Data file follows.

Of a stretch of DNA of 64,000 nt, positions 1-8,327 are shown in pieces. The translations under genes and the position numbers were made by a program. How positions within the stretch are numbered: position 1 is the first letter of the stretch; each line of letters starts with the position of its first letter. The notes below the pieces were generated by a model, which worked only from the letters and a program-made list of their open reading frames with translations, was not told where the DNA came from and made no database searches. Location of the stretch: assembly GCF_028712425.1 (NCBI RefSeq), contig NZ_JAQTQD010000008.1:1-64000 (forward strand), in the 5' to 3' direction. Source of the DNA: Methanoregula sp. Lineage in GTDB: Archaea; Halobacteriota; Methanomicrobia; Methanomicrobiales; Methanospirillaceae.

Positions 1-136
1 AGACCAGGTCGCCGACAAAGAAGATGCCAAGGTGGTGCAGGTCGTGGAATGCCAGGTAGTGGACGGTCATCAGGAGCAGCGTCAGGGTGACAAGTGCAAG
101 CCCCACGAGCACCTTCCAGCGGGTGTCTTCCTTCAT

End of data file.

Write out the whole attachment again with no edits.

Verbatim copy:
Of a stretch of DNA of 64,000 nt, positions 1-8,327 are shown in pieces. The translations under genes and the position numbers were made by a program. How positions within the stretch are numbered: position 1 is the first letter of the stretch; each line of letters starts with the position of its first letter. The notes below the pieces were generated by a model, which worked only from the letters and a program-made list of their open reading frames with translations, was not told where the DNA came from and made no database searches. Location of the stretch: assembly GCF_028712425.1 (NCBI RefSeq), contig NZ_JAQTQD010000008.1:1-64000 (forward strand), in the 5' to 3' direction. Source of the DNA: Methanoregula sp. Lineage in GTDB: Archaea; Halobacteriota; Methanomicrobia; Methanomicrobiales; Methanospirillaceae.

Positions 1-136
1 AGACCAGGTCGCCGACAAAGAAGATGCCAAGGTGGTGCAGGTCGTGGAATGCCAGGTAGTGGACGGTCATCAGGAGCAGCGTCAGGGTGACAAGTGCAAG
101 CCCCACGAGCACCTTCCAGCGGGTGTCTTCCTTCAT